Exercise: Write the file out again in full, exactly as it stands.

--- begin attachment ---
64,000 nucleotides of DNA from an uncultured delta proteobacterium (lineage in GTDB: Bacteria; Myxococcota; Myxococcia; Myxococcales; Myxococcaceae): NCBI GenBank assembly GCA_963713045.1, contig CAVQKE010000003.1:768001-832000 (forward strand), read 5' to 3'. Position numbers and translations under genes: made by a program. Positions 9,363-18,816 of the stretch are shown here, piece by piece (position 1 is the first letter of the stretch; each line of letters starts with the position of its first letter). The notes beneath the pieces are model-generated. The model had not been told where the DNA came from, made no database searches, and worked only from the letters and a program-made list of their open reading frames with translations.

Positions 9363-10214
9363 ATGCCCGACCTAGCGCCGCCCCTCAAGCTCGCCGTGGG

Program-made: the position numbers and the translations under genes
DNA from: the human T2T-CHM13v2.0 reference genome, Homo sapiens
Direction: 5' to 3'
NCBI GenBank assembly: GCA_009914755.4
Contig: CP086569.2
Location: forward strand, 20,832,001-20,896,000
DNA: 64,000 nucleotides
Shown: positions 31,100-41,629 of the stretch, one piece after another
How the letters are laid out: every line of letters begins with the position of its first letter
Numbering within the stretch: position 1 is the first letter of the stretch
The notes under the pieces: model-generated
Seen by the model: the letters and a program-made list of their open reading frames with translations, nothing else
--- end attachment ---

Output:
64,000 nucleotides of DNA from an uncultured delta proteobacterium (lineage in GTDB: Bacteria; Myxococcota; Myxococcia; Myxococcales; Myxococcaceae): NCBI GenBank assembly GCA_963713045.1, contig CAVQKE010000003.1:768001-832000 (forward strand), read 5' to 3'. Position numbers and translations under genes: made by a program. Positions 9,363-18,816 of the stretch are shown here, piece by piece (position 1 is the first letter of the stretch; each line of letters starts with the position of its first letter). The notes beneath the pieces are model-generated. The model had not been told where the DNA came from, made no database searches, and worked only from the letters and a program-made list of their open reading frames with translations.

Positions 9363-10214
9363 ATGCCCGACCTAGCGCCGCCCCTCAAGCTCGCCGTGGG

Program-made: the position numbers and the translations under genes
DNA from: the human T2T-CHM13v2.0 reference genome, Homo sapiens
Direction: 5' to 3'
NCBI GenBank assembly: GCA_009914755.4
Contig: CP086569.2
Location: forward strand, 20,832,001-20,896,000
DNA: 64,000 nucleotides
Shown: positions 31,100-41,629 of the stretch, one piece after another
How the letters are laid out: every line of letters begins with the position of its first letter
Numbering within the stretch: position 1 is the first letter of the stretch
The notes under the pieces: model-generated
Seen by the model: the letters and a program-made list of their open reading frames with translations, nothing else